Nonproliferation Progress Still Possible Despite Obstacles

Nonproliferation Progress Still Possible Despite Obstacles
Titan II ICBM missile silo at the Titan Missile Museum, Arizona, June 2, 2012 (photo by Flickr user jurvetson licensed under the Creative Commons Attribution 2.0 Generic license).

Last week, I discussed why the Iran nuclear deal offers limited—if any—lessons for making progress on other regional nonproliferation issues. This week, I thought it would be valuable to assess the obstacles and opportunities that exist for making further global nonproliferation and arms control progress.

One reason for the failure of this spring’s Review Conference of the Nuclear Non-Proliferation Treaty (NPT) was the growing effort by some non-nuclear weapons states to highlight the humanitarian impact of nuclear weapons. This initiative seeks to mobilize support behind a Nuclear Weapons Convention that would mandate immediate nuclear disarmament. The existing nuclear weapons states have instead favored pursuing more concrete nonproliferation measures through a traditional step-by-step approach.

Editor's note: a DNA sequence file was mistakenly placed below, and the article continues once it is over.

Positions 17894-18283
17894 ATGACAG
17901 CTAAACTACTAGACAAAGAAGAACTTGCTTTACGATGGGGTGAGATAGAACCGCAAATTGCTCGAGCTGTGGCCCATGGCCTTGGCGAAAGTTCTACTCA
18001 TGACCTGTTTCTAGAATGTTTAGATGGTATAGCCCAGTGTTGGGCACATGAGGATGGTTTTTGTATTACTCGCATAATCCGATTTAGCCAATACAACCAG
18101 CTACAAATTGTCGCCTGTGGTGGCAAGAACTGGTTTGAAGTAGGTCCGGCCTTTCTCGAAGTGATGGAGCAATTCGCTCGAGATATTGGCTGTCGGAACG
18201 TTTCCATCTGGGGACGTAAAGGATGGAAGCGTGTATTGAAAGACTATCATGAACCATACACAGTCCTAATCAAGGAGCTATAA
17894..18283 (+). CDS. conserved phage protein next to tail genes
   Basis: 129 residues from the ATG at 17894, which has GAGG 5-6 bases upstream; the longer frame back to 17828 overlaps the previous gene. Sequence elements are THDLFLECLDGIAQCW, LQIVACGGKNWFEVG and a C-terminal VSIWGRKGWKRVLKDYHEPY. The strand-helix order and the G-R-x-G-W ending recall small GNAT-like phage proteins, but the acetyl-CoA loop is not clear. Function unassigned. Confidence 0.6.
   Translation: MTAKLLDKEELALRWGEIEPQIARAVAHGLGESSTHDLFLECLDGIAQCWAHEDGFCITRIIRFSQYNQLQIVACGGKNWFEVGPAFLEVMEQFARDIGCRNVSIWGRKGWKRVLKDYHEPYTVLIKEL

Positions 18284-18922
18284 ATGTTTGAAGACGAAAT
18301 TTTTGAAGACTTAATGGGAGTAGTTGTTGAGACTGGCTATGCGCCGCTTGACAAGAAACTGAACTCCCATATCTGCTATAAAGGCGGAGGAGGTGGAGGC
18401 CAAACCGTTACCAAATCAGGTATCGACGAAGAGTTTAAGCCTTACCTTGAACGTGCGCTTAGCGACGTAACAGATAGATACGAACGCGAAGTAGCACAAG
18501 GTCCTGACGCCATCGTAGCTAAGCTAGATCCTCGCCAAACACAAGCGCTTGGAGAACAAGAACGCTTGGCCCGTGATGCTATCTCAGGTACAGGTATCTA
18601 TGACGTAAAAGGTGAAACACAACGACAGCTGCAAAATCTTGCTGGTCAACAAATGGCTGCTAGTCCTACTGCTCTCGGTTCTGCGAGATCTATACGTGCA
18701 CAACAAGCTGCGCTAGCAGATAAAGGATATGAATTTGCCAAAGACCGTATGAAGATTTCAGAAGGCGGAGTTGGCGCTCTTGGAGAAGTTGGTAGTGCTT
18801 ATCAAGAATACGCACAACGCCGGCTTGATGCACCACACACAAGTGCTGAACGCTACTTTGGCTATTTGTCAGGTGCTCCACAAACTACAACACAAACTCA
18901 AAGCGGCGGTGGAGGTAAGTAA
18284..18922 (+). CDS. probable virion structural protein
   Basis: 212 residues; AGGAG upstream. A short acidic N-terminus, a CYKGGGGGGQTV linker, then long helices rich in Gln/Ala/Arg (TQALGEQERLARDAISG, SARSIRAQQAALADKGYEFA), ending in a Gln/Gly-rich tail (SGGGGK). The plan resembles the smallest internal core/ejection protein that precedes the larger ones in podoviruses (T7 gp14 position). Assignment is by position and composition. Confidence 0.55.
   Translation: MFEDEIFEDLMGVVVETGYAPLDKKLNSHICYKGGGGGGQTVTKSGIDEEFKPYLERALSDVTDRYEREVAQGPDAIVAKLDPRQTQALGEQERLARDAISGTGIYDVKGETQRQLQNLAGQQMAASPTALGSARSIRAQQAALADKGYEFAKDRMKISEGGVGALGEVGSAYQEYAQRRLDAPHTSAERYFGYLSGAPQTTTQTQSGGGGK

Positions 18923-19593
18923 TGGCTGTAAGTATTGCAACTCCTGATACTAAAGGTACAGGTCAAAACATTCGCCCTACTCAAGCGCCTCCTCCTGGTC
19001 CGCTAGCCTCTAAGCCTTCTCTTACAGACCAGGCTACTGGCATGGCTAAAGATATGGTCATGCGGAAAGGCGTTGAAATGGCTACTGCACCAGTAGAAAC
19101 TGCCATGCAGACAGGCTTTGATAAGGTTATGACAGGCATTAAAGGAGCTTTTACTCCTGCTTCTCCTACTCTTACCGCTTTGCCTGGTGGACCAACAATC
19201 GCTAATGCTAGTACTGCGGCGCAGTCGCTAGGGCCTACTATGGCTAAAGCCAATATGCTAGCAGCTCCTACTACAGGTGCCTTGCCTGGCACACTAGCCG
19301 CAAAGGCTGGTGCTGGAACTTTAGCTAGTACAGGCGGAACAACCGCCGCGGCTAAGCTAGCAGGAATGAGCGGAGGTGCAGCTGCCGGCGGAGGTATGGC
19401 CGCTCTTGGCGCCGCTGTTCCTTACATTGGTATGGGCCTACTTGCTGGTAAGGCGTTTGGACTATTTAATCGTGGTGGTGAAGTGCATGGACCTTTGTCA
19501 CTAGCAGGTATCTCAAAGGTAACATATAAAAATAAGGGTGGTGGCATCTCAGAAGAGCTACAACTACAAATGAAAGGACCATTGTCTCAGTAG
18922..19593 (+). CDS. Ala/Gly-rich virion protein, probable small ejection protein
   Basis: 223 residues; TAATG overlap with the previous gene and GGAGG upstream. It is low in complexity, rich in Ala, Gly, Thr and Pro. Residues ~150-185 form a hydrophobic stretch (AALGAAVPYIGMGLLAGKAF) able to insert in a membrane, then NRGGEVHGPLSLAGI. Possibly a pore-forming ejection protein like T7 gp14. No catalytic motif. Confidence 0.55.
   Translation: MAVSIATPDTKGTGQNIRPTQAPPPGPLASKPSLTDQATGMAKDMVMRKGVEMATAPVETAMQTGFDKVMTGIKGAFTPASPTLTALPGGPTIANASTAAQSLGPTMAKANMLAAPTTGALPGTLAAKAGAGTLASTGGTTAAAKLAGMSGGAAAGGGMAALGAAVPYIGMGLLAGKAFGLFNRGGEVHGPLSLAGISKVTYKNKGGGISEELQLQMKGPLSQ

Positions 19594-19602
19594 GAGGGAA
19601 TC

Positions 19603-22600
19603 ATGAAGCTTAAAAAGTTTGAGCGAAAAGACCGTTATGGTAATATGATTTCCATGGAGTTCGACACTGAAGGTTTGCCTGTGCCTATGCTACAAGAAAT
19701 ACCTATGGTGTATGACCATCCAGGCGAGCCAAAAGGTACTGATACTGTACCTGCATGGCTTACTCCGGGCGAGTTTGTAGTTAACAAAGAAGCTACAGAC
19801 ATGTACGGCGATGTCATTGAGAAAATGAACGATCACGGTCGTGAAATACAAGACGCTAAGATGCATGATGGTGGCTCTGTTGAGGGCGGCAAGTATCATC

But after some encouraging signs in the early years of the Obama administration, including the New START nuclear arms reduction treaty between the U.S. and Russia, that approach has faltered in recent years. The Russian government has refused to cut its nuclear forces further due to exaggerated fears of U.S. missile defenses; it has ignored its pledge to respect Ukrainian sovereignty following Kiev’s decision in 1994 to join the NPT as a non-nuclear weapons state; and it has risked existing arms control agreements by violating some of them. Meanwhile, China’s nuclear arsenal is growing in terms of numbers, diversity and capabilities, and the United States is also spending billions of dollars to modernize its nuclear weapons infrastructure.

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